FBI releases serial killer Israel Keyes' interrogation tapes

FBI releases serial killer Israel Keyes' interrogation tapes
The FBI is appealing for information about the travels of Israel Keyes, who is believed to have murdered at least 11 people before his arrest in March 2012 and subsequent jailhouse suicide. (Federal Bureau of Investigation)

Officials now believe that an Alaskan serial killer claimed at least 11 victims across the United States over more than a decade of violence before his arrest and jailhouse suicide last year.

Yet only three of Israel Keyes' victims have been identified, a number that hasn't risen since the early days of a tricky investigation.


The revelation came as officials released a trove of interrogation videos with the serial killer this week as part of an ongoing investigation into Keyes' career as a murderer, arsonist, bank robber and rapist, which he had confessed to interrogators only in fragments and allusions up to his death in December.

"He talked openly about some of the homicides, but much of what he said only hinted at the things he had done," Special Agent Jolene Goeden said in a Tuesday news release. "So we are trying to get information out there about what he did tell us. We are letting the public know the types of cars he rented, towns he visited, campgrounds he frequented. Anything that might spur someone's memory could help us."

Keyes was arrested in Texas in March 2012 in the killing of Anchorage barista Samantha Koenig, 18.

Shortly before his arrest he had embarked on a crime spree in the southwestern U.S., which officials believe included the burning of a home in Aledo, Texas, the robbery of a bank in Azle, Texas, and a possible 11th slaying, which investigators disclosed for the first time this week.

"Although he denied it, investigators believe Keyes may be responsible for a homicide in Texas or a surrounding state during this time," Deirdre Fike, chief agent in the FBI's Alaska division, said in a Monday statement.

Officials believe Keyes' other attacks included:

--A 1997 or 1998 sexual assault of a teenage girl along the Deschutes River in Oregon;

--A homicide between July and October, 2001, when Keyes lived in Neah Bay, Wash.;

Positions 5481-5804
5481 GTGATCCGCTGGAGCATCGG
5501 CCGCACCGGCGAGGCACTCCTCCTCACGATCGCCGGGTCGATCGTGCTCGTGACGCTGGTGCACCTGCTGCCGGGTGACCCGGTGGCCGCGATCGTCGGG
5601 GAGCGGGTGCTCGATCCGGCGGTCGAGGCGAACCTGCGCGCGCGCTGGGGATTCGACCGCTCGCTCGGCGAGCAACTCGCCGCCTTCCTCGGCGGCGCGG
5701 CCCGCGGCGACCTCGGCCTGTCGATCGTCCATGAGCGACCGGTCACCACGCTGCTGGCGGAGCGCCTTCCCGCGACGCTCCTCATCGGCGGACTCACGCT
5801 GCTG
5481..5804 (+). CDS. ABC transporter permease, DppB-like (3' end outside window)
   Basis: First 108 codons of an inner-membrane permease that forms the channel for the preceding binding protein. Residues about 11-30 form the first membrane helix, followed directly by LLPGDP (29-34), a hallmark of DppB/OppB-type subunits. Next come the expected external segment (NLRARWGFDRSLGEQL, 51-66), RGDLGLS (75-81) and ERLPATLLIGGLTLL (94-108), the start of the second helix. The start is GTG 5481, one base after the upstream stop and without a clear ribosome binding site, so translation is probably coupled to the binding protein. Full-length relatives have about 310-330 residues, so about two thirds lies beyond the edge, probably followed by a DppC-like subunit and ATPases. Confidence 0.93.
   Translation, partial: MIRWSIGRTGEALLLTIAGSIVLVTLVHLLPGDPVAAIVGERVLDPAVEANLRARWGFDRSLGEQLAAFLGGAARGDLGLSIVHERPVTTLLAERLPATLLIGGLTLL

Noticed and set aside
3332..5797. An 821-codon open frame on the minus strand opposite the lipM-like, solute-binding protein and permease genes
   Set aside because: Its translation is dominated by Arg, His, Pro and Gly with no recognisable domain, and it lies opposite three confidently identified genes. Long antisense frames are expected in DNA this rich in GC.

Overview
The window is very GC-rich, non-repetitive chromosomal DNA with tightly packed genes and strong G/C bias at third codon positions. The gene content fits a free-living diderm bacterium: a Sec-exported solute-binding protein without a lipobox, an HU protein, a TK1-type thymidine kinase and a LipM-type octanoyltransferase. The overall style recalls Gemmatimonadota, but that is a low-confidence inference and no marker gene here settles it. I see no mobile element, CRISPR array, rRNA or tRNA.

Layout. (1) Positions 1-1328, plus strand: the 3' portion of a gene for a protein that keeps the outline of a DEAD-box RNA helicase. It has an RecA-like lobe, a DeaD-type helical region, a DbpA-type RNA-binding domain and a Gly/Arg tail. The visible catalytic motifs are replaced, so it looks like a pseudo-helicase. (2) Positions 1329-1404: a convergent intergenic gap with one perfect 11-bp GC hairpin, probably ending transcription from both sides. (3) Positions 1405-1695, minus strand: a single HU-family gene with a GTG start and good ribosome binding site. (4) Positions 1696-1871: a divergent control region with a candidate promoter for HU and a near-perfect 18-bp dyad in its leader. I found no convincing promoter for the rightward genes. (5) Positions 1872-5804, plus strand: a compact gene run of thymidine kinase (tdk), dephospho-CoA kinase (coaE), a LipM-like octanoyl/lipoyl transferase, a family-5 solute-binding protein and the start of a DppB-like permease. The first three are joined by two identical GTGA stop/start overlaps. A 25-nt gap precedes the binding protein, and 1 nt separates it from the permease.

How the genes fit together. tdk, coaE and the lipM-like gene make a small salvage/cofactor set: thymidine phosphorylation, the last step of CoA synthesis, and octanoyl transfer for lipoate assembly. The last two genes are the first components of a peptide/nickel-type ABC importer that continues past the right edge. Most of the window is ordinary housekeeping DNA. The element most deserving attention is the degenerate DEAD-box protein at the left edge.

--The killing of a couple in Washington between July 2001 to 2005;

--Two separate killings between 2005 and 2006, in which Keyes said at least one body was dumped in Crescent Lake in Washington;

--Abducting and killing a woman on the East Coast and burying her body in upstate New York on April 9, 2009;

--Robbing a bank in Tupper Lake, N.Y., on April 10, 2009;

--Killing Bill and Elaine Currier after abducting them from their home in Essex, Vt., on June 8, 2011;

--Abducting Samantha Koenig from the Anchorage coffee shop where she worked on Feb. 1, 2012, and then dumping her body in Matanuska Lake near Palmer, Alaska.


Keyes traveled extensively and officials believe he may have committed crimes during his other trips, which included ones to Canada, Mexico and Belize.

Officials also think he may have burglarized as many as 20 or 30 homes across the U.S. in addition to storing weapons and supply caches across the country to aid his killing trips. The FBI has published an interactive timeline of Keyes' movements.

"At this point, this investigation is all about identifying the possible victims and bringing closure to their families," FBI spokesman Eric Gonzalez told the Anchorage Daily News. "What makes this difficult is that, when it comes to the victims, it could be anyone. Male, female, young, old. They were more victims of opportunity than, say, fitting a certain victimology profile."

Officials believe Keyes didn't know his victims before killing them, and that their deaths were not well publicized in news outlets. They asked members of the public who might have information on Keyes to call (800) 225-5324.

The interrogation videos with Keyes are embedded below.

Israel Keyes interview, May 24, 2012:

Israel Keyes interview, May 29, 2012:

Israel Keyes interview, June 7, 2012:

Israel Keyes interview, July 26, 2012:

Israel Keyes interview, Nov. 29, 2012: